Sharp-eyed readers who’ve clicked the Plus button to add a widget have spied the More Widgets button at the bottom of the Dashboard screen. When you click this button, Safari launches and takes you to Apple’s Dashboard Widgets page. Here you’ll find categories of available widgets. Select a category, choose the widget you’d like to add, and then click the Download button that appears below the widget. You’ll be asked if you’d like to install the widget in Dashboard. You wouldn’t have gone to all this trouble if you didn’t want the thing, so click Install. The widget will be added to the list of available widgets on the Add Widgets screen. Just click it to place it on the Dashboard screen.

Grab more widgets from Apple's Dashboard Widgets page.
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Making video calls with FaceTime

Christopher Breen Senior Editor, Macworld Follow me on Google+

Chris has covered technology and media since the latter days of the Reagan Administration. In addition to his journalistic endeavors, he's a professional musician in the San Francisco Bay Area.
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As we’ve traveled along OS X’s byways and thoroughfares, we’ve encountered a couple of ways to communicate—via email and through text with Apple’s Messages application. In this lesson we’ll explore a third method: FaceTime, Apple’s video chat technology.

Described by some as “Jetsonian” and “the future come to life,” FaceTime allows you to place and receive free video calls. It’s a feature bundled with Mac OS X Lion and Mountain Lion, and it’s found on iOS devices that include a front-facing camera. (On an iPhone it’s implemented within the Phone app.) To use FaceTime with your Mac, your computer must be connected to a camera. It can be a built-in FaceTime camera (formerly known as an iSight camera), as found on Apple’s laptops and iMacs, or you can use a Mac connected to a compatible USB or FireWire camera.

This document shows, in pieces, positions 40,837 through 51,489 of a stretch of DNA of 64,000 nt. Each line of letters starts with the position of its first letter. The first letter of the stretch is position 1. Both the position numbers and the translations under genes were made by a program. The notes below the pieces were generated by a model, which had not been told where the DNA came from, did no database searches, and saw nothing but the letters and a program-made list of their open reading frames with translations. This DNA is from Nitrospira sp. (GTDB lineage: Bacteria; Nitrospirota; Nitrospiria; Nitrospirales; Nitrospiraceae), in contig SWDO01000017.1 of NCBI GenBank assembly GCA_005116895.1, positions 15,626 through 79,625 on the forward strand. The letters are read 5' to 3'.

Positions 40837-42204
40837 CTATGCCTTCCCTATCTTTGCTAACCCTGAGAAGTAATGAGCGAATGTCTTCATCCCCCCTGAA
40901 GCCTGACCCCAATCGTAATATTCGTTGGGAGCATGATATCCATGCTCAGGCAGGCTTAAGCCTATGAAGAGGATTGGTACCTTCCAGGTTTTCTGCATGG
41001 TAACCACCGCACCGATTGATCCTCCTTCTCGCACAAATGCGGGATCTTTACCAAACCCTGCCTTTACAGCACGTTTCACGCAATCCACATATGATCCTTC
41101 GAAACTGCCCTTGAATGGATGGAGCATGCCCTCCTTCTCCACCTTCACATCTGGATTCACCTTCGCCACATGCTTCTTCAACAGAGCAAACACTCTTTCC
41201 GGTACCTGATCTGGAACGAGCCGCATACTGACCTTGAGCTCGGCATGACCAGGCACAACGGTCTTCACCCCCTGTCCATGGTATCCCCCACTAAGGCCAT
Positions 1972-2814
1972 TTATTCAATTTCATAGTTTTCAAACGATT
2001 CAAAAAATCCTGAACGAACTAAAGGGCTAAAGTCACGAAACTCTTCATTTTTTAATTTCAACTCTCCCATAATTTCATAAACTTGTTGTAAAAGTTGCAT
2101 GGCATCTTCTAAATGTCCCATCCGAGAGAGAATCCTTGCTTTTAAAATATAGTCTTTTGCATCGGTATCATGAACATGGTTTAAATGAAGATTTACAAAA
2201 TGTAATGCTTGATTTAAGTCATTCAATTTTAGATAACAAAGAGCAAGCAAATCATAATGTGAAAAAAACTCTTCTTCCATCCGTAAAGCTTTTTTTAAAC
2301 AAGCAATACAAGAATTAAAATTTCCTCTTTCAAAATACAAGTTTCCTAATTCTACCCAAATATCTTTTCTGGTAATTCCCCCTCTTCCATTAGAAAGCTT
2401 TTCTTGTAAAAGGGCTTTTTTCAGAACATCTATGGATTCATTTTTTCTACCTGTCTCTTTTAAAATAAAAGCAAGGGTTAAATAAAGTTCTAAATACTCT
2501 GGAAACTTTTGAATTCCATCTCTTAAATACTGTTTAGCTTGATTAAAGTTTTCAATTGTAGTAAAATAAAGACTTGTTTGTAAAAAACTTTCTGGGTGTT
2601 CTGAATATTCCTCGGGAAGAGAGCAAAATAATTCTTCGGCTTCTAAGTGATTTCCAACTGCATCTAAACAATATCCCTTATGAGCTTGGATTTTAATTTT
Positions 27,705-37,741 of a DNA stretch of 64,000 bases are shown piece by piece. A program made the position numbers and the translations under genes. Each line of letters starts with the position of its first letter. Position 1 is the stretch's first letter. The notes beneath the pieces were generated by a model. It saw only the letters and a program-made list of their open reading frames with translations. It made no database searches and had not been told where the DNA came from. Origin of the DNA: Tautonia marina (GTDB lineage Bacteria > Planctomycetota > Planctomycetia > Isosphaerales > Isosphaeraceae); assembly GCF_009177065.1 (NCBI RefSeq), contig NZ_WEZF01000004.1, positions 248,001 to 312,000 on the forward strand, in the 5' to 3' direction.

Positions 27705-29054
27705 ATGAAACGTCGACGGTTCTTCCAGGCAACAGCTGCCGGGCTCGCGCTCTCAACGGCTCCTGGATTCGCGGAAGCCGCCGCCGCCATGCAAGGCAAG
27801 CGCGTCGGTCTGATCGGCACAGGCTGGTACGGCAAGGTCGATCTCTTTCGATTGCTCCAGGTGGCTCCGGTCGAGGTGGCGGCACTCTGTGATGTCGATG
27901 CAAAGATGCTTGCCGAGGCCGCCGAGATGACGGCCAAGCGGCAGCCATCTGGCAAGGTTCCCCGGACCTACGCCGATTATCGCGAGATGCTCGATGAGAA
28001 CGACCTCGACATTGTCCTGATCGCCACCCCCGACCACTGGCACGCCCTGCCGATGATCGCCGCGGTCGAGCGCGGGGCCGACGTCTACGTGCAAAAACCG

Configuring FaceTime

Adding and organizing your contacts

If the number or address you click isn’t associated with FaceTime, you’ll see a message indicating that the person is not available for FaceTime. Regrettably, this “not available” message isn’t always helpful—and not because it’s possible that the item you clicked really is associated with the person’s FaceTime account. It’s just that they’ve switched off FaceTime on the devices they use to receive FaceTime calls.

A more helpful message would state: “I’m sorry, but no FaceTime account is associated with this item.” In the end, the onus is on you to obtain from your pals their FaceTime contact information, much as you’d ask them for their email address and phone number.